“At the time, the British did not use wallets, they folded their notes and pinned them together with safety pins. I pierced my notes through the picture of the Queen [actually an image of Britannia] — the British would not have done that.”

To emphasise his point, Burger pulls something else out of his bag — a £5 note, one of 300 banknotes he brought out of Sachsenhausen when he was liberated. “This is a genuine forgery,” says the interpreter with unintended humour.

Burger admits that his efforts were of help to the Nazis, even if the operation did not achieve its primary aim of destabilising the world currency market. “Of course it helped them. It was a lot of money and they were able to purchase weapons and food with it. They took our notes around the world and exchanged them for local currencies and then bought what they needed.” He did not lose any sleep over this fact. “We did not think about that. In a camp your objective is to survive. And if someone is standing over you with a gun, you do whatever they ask you to do.”

However, he and the other forgers did hold up the dollar counterfeiting operation for a month. “Jacobson, a Dutch printer, was in charge of making the gelatine for the process. On purpose he always did it a little bit wrong. The resulting banknotes were not of good quality. After that, Kruger, the SS officer, lost patience. He said that if we did not complete the job he would shoot four prisoners. So then suddenly we managed to get it right. But by this time it was too late for the Germans because the Soviet army was already near.”

Burger was quite happy to defy the Germans in other ways. There would be games of table tennis between inmates and guards which the other prisoners always deliberately lost. Burger was able to beat all the Germans and did so frequently. “My friends said you are stupid, you should let them win. I said if they can’t play they should go and learn. One of the Germans only wanted to play me even though I always beat him. Anyway, he needed me to make his banknotes.”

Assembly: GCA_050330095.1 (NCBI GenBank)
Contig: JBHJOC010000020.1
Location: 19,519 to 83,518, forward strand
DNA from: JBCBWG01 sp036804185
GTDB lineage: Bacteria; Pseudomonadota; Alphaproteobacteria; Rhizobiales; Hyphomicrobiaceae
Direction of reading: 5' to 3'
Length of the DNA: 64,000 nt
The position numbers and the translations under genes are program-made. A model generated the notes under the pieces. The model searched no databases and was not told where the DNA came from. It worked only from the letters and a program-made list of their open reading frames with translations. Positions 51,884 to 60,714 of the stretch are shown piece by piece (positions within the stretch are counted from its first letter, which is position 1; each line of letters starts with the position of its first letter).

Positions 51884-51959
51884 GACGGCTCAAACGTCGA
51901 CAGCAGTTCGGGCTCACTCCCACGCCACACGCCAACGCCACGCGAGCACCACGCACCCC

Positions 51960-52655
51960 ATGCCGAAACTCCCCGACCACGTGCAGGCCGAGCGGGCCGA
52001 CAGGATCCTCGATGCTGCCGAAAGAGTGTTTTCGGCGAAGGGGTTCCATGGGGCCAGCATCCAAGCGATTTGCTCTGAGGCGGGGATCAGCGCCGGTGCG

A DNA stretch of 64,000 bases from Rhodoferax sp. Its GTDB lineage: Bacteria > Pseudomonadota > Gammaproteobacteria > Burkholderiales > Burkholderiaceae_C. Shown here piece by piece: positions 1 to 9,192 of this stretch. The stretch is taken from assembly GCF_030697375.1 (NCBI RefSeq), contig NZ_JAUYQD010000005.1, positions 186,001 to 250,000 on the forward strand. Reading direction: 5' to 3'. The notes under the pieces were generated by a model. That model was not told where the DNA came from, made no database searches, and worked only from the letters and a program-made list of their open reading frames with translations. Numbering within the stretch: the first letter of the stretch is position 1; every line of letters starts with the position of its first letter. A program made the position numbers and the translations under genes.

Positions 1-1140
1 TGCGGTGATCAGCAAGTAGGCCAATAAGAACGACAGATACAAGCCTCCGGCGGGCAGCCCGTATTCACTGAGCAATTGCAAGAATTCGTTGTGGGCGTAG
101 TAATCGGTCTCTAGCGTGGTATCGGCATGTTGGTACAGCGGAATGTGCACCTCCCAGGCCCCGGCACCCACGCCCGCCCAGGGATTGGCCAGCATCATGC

The surviving forgers were liberated by the Americans, but not before a frightening incident when armed former prisoners approached the remarkably clean and well-fed forgers whom they thought were German officers wearing prison clothes. Their suspicions were allayed only when one of the counterfeiters rolled up his sleeve to show the tattoo on his arm. Burger rolls up his sleeve to display his own, the green ink still clearly visible after nearly 70 years.

The physical marks are present, but what of the emotional scars? Burger maintains that he felt no elation nor relief when he was liberated. Nor did he ever suffer from survivor guilt or any other psychological disturbance. He did, however, have an overwhelming urge to inform the world of what the Nazis had done. “When I was released I immediately went to the local village and found a camera. I returned to the camp to take pictures. You can see them in the book.”

His next stop was Prague, where he informed the Czech central bank of the grand forgery. The director of the bank was certain they had no forgeries. A meeting with Burger persuaded him he was wrong.

Having fulfilled his obligations and written his account, first in Czech and then in German, Burger was happy to settle down quietly. “I didn’t have any problems re-adjusting. I started work in a print shop immediately. I don’t feel any pain about what happened. If I did, I would not have been able to do all the speeches or write the book.”

However, when Burger returns to his home in the Czech capital he plans to retire from promotional work for good. “If you come to me in Prague, I’ll give you a cup of coffee and tell you all you want to know. But I’m not leaving my house again.”

The Devil’s Workshop is published by Frontline Books at £19.99

Last updated: 12:26pm, February 26 2009